“Plants can help people to improve their performance at work and at home by increasing their perceived vitality and giving them more feelings of added energy.”

“Ornamental plants produce a positive learning environment, and children who spend time around plants learn better.”

“People who spend more time outside in nature have a more positive outlook on life and better mental health.”

“People who spend time cultivating plants have less stress in their lives.”

SOURCE 7:

CDC: CENTERS FOR DISEASE CONTROL AND PREVENTION
Physical Activity for a Healthy Weight – 15 May 2015
https://www.cdc.gov/healthyweight/physical_activity/index.html?s_cid=tw_ob387

“Regular physical activity has many health benefits including helping to maintain weight, reduce high blood pressure, reduce risk of type 2 diabetes, heart attack, stroke and several forms of cancer. It also reduces arthritis pain and associated disability, reduces risk of osteoporosis and falls, and reduces symptoms of depression and anxiety.”

“Physical activity reduces risks of cardiovascular disease and diabetes beyond that produced by weight reduction alone.”

“Light gardening work that slightly increases your breathing and heart rate can use up around 300 calories in an hour.”

SOURCE 8:

EHP: ENVIRONMENTAL HEALTH PERSPECTIVES – 12 July 2018
Residential Surrounding Greenness and Cognitive Decline
https://ehp.niehs.nih.gov/doi/10.1289/EHP2875

“Higher residential surrounding greenness may lead to slower cognitive decline.

Cognitive functioning is one of the most important determinants of wellbeing, functioning, and independent living at older age.”

SOUCE 9:

BRITISH HEART FOUNDATION
HEART MATTERS – 12 WAYS TO BEAT LONLINESS
https://www.bhf.org.uk/informationsupport/heart-matters-magazine/wellbeing/dealing-with-loneliness

“If looking after your garden has become too strenuous it doesn’t mean that your gardening days are over. Schemes such as Garden Buddies and match people over the age of 60 with volunteers who’ll help with your garden. It's a great way to get some fresh air and gentle exercise, and rewarding to grow your own flowers and vegetables.”

ALSO SEE: www.gardenbuddies.com, and courses run by the U3A.

SOURCE 10:

THE ORNAMENTAL ROUNDTABLE HEALTH AND HORTICULTURE CONFERENCE 2016
https://www.rhs.org.uk/science/Ornamental-Horticulture-Roundtable/health-and-horticulture-conference-2016

SOURCE 11:

GARDEN ORGANIC & SUSTAIN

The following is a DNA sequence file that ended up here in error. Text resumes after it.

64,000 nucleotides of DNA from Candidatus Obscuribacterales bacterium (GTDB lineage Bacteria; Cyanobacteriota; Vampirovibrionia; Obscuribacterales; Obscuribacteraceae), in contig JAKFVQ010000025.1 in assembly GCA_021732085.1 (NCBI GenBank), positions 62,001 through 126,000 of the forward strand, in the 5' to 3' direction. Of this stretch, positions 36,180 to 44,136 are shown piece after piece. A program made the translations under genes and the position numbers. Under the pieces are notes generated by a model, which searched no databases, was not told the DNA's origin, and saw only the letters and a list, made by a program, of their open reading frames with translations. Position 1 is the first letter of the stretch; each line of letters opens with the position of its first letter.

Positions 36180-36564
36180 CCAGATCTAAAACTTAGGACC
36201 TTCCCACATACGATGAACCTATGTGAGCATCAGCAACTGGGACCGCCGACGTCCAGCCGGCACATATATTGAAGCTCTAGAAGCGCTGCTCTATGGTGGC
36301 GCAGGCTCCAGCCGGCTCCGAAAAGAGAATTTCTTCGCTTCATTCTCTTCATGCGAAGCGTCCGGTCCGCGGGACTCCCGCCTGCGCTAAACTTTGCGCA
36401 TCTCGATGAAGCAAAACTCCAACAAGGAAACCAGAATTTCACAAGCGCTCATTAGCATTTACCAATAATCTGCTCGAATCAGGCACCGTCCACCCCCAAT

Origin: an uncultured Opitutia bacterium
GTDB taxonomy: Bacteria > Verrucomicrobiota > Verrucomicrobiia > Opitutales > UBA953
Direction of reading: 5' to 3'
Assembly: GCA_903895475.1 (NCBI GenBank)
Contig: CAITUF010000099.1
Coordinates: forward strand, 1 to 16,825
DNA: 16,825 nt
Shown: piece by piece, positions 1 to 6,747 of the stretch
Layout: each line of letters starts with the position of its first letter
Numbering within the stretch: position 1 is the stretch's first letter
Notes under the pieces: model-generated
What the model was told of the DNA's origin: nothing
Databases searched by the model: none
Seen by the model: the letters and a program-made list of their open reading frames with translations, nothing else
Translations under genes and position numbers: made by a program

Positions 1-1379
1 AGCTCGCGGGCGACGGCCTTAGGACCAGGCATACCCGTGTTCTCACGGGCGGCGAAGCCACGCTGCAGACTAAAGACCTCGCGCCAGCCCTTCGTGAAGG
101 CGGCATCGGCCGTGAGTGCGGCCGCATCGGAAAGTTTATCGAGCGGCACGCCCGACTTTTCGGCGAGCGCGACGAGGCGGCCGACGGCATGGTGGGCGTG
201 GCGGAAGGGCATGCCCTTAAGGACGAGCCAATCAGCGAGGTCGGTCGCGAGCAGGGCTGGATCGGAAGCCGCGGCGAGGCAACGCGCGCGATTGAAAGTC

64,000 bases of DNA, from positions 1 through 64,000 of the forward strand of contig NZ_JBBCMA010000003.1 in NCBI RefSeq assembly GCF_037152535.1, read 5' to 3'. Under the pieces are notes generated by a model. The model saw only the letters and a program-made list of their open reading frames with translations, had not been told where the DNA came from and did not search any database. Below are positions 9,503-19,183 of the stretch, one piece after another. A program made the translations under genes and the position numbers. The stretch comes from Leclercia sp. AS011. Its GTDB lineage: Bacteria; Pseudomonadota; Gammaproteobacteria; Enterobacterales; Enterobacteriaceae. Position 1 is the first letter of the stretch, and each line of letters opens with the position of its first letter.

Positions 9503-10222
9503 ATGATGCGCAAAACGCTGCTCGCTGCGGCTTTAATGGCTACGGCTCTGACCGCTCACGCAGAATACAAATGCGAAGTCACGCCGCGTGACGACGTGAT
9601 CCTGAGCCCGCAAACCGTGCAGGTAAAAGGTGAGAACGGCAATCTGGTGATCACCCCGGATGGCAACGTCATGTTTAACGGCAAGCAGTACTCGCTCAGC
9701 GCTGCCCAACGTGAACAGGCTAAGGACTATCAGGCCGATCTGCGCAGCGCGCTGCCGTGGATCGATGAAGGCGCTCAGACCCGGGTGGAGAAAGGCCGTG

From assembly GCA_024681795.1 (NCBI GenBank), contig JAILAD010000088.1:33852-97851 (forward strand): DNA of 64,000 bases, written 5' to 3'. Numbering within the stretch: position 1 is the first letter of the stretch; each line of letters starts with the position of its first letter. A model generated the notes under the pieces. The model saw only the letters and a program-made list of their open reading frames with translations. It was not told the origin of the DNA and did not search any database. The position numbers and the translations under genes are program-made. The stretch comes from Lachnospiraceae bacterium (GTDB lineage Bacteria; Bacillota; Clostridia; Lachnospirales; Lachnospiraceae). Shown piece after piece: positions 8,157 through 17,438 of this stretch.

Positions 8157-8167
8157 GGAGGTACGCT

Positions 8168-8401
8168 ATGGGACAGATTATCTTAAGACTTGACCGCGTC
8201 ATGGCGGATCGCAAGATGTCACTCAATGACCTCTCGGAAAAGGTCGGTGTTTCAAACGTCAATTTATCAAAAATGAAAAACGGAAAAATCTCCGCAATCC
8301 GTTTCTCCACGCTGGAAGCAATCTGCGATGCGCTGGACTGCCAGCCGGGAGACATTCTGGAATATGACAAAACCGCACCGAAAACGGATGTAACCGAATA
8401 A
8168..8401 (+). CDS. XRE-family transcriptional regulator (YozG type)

The benefits of gardening and food growing for health and wellbeing
https://www.gardenorganic.org.uk/sites/www.gardenorganic.org.uk/files/GrowingHealth_BenefitsReport_0.pdf

Professor Tim Lang: “For a large number of people in our society – children and adults ¬ who live with challenging physical and mental health problems, gardening and community food growing can be especially beneficial. Such activities can relieve the symptoms of serious illness, prevent the development of some conditions, and introduce people to a way of life that can help them to improve their wellbeing in the longer term.”

“This review of scientific literature demonstrates …. regular involvement in gardening:

* increases overall levels of physical activity and fitness

* reduces physical pain and helps rehabilitation

* helps people cope with physically challenging circumstances

* reduces occurrence of episodes of stress

* reduces reliance on medication

* alleviates symptoms of dementia

SOURCE 12:

UNIVERSITY OF VERMONT
Garden Design to Reduce Stress
https://pss.uvm.edu/ppp/pubs/oh82stress.htm

SOURCE 13:

LIVING COLOUR LANDSCAPES
Using colour therapy in garden design
See:  http://www.livingcolourlandscapes.com.au/using-colour-therapy-in-garden-design/

SOURCE 14:

PUSH DOCTOR – September 2018
6 mental health benefits of plants:
Does Flower Power boost your mood?
https://www.pushdoctor.co.uk/blog/6-mental-health-benefits-of-plants-does-flower-power-boost-your-mood

SOURCE 15:

SUSTAIN – the alliance for better food and farming
Growing Health
https://www.sustainweb.org/growinghealth/

SOURCE 16:

BBC NEWS
Fruit and veg: For a longer life eat 10-a-day
See:  https://www.bbc.co.uk/news/health-39057146

SOURCE 17:

British Heart Foundation:
https://www.bhf.org.uk/heart-matters-magazine/nutrition/5-a-day/colourful-foods

SOURCE 18:

https://well.blogs.nytimes.com/2013/10/18/ask-well-does-boiling-or-baking-vegetables-destroy-their-vitamins/

SOURCE 19:

https://www.scientificamerican.com/article/raw-veggies-are-healthier/

SOURCE 20:

Nutrition Australia - Eat a Rainbow
http://www.nutritionaustralia.org/national/resource/eat-rainbow

SOURCE 21:

PHYSIOLOGICAL AND PSYCHOLOGICAL RESPONSE TO FLORAL SCENT
See:  http://hortsci.ashspublications.org/content/48/1/82.full